What Saved Kerala From the Massive Death Toll Seen In Another Table Top Runway Crash 10 Years Ago

The wreckage of an Air India Express jet is pictured at Calicut International Airport in Karipur, Kerala, on August 8, 2020. (Arunchandra Bose/AFP)

The wreckage of an Air India Express jet is pictured at Calicut International Airport in Karipur, Kerala, on August 8, 2020. (Arunchandra Bose/AFP)

Authorities say the plane split into two and didn’t catch fire, allowing passengers in the middle and back to be rescued in time.

  • News18.com
  • Last Updated: August 8, 2020, 11:27 AM IST

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Two crashes 10 years apart, both involving Air India Express planes, both on treacherous table-top runways, yet starkly different death tolls.

Friday evening’s mishap at Karipur airport near Kozhikode came as a double blow to Kerala which was already reeling under heavy rains and landslides, and shocked a nation held hostage by the coronavirus.

While the dark night brought back haunting memories of the 2010 Mangalore plane crash in which 158 people perished, by dawn there was a sense of relief that the death toll in Kozhikode wouldn’t be as high as feared.

At the time of filing this report, 19 of 190 passengers and crew onboard the Boeing-737 flight were reported dead and 172 were in hospital.

According to Civil Aviation Minister Hardeep Singh Puri, authorities managed to rescue most of the passengers because the plane did not catch fire while descending the slope at the end of the table-top runway. Such runways are located at an altitude and have steep drops at one or both ends.

Kozhikode’s 2,850-metre runway is on a flat hilltop with deep gorges on either side ending in a 35-metre drop.

The aircraft split into at least two chunks after the plane’s fuselage sheared apart as it fell into the valley below.

“The good news is that the plane broke up and we were able to access the passengers,” Puri said.

According to a report in Mathrubhumi, passengers in the middle and back sections escaped without many injuries. The report added that the intensity of injuries was reduced by the fact that passengers were still wearing their seat-belts at the time of the crash. It further said that some passengers were trapped under their seats and some who managed to escape walked to the airport terminal.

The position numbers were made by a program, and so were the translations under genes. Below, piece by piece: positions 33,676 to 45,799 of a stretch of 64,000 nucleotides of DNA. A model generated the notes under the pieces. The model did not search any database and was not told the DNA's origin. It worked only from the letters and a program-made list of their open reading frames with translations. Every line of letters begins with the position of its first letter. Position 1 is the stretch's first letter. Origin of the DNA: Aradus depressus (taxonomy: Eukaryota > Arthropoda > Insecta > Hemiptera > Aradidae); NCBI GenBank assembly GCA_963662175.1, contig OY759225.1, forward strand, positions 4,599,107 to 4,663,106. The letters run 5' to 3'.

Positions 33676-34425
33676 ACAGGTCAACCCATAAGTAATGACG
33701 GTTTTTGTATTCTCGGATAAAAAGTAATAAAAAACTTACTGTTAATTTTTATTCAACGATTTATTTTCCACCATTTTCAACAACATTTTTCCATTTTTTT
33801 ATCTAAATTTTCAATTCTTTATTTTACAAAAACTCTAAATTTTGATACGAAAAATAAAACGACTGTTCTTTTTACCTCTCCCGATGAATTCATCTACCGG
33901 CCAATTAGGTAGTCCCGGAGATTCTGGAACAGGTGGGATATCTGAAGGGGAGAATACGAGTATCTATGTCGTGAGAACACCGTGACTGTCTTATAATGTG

The flight from Dubai to Kozhikode, also known as Calicut, was repatriating Indians stranded by the Covid-19 pandemic. The aircraft, which was also carrying 10 infants, overshot the runway in heavy rain.

Pilot-in-command Captain Deepak Sathe and his co-pilot Akhilesh Kumar were among those who died. Sathe was a former Wing Commander of the Indian Air Force (IAF) and had served at the force’s flight testing establishment.

Puri said the plane circled the airport once before trying to land. “Because of the weather conditions, he could not land the first time, so he did a turnaround and tried to approach it from a different direction,” Puri said, adding that only an investigation would reveal the exact cause of the crash.

A similar tragedy was narrowly avoided at the same airport a year ago, when an Air India Express flight suffered a tail strike upon landing. None of the 180 passengers of that flight was injured.

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16 Dead After Air India Express Flight Skids Off Kozhikode Airport Runway | Kerala

The airport’s runway end safety area was expanded in 2018 to accommodate wide-body aircraft.

The runway end safety area meets United Nations international civil aviation requirements, but the UN agency recommends a buffer that is 150 metres longer than what exists at Kozhikode airport, according to Harro Ranter, chief executive of the Aviation Safety Network online database.

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